UPDATE 1-William Demant's 2014 outlook disappoints, shares slip
* FY 2013 operating profit 1.78 bln DKK vs 1.81 bln forecast
* Sees EPS growth of 5-10 pct in 2014, below market estimates
* Shares trading 4.2 pct lower at 0931 GMT
* Says to join Apple's "made for iPhone" programme
COPENHAGEN, Feb 27 (Reuters) - The world's second-biggest hearing aid maker, Denmark's William Demant, reported a slightly weaker than forecast 2013 operating profit and 2014 earnings outlook on Thursday, sending its shares down more than 4 percent.
Sales in the company's important mid-price range product segment were hurt last year as its closest competitors, Swiss Sonova and Danish GN Store Nord, broke with the usual launch cycle and released new product lines in all price categories at the same time.
William Demant said it hopes to catch up with its peers with recent product launches in the lower price segments.
"The many product launches in 2013 and 2014 should put us in a relatively stronger position than the competition in the following quarters," it said.
But its outlook for earnings to grow 5 to 10 percent this year was lower than analysts' estimates in a Reuters poll. Bernstein Research said in a note to clients that the outlook "will be viewed as a disappointment as consensus was forecasting EPS growth of 13-14 percent".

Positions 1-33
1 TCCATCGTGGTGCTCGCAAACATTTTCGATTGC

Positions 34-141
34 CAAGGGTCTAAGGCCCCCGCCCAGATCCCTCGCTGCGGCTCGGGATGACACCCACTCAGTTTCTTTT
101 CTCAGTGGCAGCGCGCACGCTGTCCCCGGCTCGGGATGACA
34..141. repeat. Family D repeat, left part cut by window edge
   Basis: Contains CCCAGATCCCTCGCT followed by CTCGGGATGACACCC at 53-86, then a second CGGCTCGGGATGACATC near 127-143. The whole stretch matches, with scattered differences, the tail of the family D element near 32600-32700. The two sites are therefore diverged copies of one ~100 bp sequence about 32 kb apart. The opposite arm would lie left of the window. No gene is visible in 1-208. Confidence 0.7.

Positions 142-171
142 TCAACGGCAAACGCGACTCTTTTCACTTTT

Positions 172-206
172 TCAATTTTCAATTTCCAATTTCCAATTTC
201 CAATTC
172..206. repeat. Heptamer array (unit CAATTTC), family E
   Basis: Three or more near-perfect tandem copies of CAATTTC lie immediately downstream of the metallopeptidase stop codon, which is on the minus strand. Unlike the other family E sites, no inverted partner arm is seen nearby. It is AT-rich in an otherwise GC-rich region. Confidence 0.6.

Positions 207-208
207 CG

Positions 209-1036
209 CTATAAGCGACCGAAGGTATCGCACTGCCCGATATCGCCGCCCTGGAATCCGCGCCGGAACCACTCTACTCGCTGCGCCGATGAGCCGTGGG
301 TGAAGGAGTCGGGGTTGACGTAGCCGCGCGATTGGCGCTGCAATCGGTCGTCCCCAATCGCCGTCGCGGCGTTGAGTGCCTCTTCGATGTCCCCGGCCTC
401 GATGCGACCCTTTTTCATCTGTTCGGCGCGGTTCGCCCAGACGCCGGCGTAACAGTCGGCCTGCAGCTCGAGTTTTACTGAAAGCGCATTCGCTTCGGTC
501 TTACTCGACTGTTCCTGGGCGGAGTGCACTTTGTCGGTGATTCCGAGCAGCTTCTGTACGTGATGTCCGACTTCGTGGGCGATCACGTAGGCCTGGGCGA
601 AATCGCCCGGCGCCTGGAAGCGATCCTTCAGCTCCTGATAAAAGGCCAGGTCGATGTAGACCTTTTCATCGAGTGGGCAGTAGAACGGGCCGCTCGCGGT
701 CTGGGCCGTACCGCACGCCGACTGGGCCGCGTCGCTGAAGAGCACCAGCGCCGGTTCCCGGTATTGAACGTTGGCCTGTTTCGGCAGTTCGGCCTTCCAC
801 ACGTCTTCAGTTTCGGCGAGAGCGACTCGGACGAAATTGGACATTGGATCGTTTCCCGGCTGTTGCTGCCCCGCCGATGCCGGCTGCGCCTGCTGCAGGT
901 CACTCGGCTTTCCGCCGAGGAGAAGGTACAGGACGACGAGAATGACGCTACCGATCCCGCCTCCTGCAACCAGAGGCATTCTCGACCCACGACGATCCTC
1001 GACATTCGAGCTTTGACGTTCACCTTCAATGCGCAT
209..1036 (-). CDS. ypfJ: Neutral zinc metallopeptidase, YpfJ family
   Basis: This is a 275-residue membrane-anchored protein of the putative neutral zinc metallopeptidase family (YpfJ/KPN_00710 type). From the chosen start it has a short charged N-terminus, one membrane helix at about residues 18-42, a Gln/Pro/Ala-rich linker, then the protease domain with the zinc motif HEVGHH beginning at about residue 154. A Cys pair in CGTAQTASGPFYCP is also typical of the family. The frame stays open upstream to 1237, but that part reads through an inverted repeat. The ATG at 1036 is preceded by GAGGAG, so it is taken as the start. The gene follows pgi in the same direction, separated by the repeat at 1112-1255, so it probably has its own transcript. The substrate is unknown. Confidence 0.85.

William Demant's operating profit (EBIT) for 2013 rose 7.9 percent to 1.78 billion Danish crowns ($326 million), below an average 1.81 million crowns estimate in a Reuters poll. .
Its shares were down 4.2 percent at 514 crowns at 0931 GMT.
The company said it will join Apple's "Made for iPhone" programme this spring. It will use a system where the connection between the hearing aid and the iPhone goes through a separate transmitter, typically worn around the neck.
Danish competitor GN Store Nord, the world's fourth-biggest hearing aid maker, this week launched the first "made for iPhone" hearing aid in collaboration with Apple. Analysts say its product has a cosmetic advantage as it inserts the technology into the hearing aid itself, although some say this reduces sound quality.
"William Demant is entering the scene with a device not as elegant as GN Store Nord's. I am inclined to the view that GN has the upper hand," Sydbank analyst Morten Imsgard said.
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